Mergers and Acquisitions – Case Study March 31, 2011Posted by Chetan Chitre in Mergers & Acquisitions.
Tata Corus Deal –
A good summary on the Tata Corus Deal is available online from London Business School. (Pl. click here)
It is important to understand the Deal Rationale for both Corus and Tata Steel. Also note that the deal rationale has to be understood in keeping in mind the history of both the Companies and the emerging Global Steel scenario.
So, the low levels of profitability and continued losses to the tune of 1.5 billion pounds in FY-2001 of Corus was one of the important reasons why it was looking for getting into the partnership with some low-cost steel producer. It realized that the reduction in losses in subsequent period was only on account of the excessive rise in steel prices, which may not be sustainable. Thus for long-term sustainability it had to do some fundamental re-thinking.
For Tatas, the ambition to be among the leading players in the world, entry into the European markets, etc. were major motivating factors for the deal. However, the most important issue perhaps was the Technology and opportunity to move up in the value chain in the auto and aviation industry.
An important aspect of the deal process was entry of CSN in the picture. This not only increased the value of the Deal by almost 50% but also led to the entire process getting prolonged. One has to appreciate transparency of the process and the eventual benefit of this going to the retail shareholders of Corus. The important role played by the legal and regulatory framework is clearly seen.
While the experts continue to debate over the valuation logic – what is clearly seen from this deal is the importance of perceptions in the valuation process. While the original management of the Company had almost sold the Company at 455 pence a share, there were at-least two other players in the market who thought that the value of the company was much higher. Beauty lies in the eyes of the beholder.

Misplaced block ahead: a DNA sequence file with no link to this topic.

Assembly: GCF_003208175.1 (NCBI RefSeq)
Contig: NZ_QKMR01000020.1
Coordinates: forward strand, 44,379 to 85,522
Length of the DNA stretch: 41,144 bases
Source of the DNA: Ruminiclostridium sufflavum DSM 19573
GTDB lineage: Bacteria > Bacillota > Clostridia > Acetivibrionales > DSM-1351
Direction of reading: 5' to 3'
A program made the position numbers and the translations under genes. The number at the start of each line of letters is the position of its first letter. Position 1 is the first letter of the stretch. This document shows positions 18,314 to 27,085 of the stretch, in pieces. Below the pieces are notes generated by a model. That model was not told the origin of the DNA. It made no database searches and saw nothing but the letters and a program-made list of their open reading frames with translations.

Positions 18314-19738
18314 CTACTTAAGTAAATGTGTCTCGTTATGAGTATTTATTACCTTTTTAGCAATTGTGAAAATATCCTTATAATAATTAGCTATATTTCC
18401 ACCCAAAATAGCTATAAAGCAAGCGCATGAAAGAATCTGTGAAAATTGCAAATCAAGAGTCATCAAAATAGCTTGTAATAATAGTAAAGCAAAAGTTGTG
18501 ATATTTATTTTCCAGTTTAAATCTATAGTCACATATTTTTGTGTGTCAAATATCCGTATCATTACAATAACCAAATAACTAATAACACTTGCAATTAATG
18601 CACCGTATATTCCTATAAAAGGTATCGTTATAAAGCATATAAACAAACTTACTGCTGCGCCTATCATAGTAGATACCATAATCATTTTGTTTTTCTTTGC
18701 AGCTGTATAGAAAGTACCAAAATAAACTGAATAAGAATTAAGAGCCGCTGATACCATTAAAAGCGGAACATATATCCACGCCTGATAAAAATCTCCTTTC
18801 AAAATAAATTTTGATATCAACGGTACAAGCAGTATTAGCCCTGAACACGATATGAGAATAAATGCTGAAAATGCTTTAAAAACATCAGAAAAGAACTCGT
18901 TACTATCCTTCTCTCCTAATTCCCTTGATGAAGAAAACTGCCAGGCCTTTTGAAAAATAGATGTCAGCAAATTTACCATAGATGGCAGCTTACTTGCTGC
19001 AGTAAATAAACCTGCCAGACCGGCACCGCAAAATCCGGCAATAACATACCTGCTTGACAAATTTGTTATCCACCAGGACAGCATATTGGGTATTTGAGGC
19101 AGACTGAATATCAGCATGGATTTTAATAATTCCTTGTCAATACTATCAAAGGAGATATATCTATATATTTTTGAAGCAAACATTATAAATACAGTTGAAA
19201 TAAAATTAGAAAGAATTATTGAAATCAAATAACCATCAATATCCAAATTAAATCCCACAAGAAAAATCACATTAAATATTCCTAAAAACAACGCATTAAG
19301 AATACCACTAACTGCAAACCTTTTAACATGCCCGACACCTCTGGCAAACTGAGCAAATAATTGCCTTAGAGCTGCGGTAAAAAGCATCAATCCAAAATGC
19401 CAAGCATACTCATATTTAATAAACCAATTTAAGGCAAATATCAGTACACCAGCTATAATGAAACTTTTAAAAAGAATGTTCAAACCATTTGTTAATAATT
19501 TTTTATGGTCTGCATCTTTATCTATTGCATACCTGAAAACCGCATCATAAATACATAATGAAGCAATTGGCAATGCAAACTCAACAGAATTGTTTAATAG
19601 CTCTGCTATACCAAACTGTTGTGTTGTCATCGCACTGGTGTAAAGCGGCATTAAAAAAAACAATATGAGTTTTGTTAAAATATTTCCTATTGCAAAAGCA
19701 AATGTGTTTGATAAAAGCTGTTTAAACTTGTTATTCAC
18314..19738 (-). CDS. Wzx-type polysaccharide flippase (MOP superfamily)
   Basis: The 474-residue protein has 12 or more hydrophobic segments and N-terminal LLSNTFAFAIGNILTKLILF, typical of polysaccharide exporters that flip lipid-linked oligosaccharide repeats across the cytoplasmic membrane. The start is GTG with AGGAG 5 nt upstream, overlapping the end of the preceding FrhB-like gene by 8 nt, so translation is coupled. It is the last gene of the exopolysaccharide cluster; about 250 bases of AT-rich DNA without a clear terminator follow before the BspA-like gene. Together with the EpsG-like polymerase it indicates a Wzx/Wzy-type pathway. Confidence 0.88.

Also note here that the valuation perception was influenced by the fact that the steel prices during the period of the deal had shown an impressive rise. Different players would have different perceptions about the sustainability of the price rise and may therefore have different views on valuation.
Synergies with current operations of the buyer would also influence valuation arithmetic in important ways. If the synergies are high or strategic fit is strong, a buyer may offer better value than the other.
The way the Tatas Financed the Deal is also interesting. Note that out of the total Deal Value of USD 13 bn, the Tatas brought in only about USD 7 bn by way of various debt, equity and mezzanine instruments. The balance USD 6 bn was a non-recourse debt taken on the basis of the cash-flows of the target Company itself. The impact of this debt on the Balance-sheet of Tata Steel was further shielded by raising the debt in subsidiaries created for the purpose.
Bharti-MTN Deal –
This was another deal, which if successful would have made an excellent case study. However, possibly the deal failed because it would have raised a lot of regulatory issues. A good summary of the deal structure is available in the report by Angel Broking – (Pl. click here)
M&A Statistics –
For a summary of Global M&A statistics please click here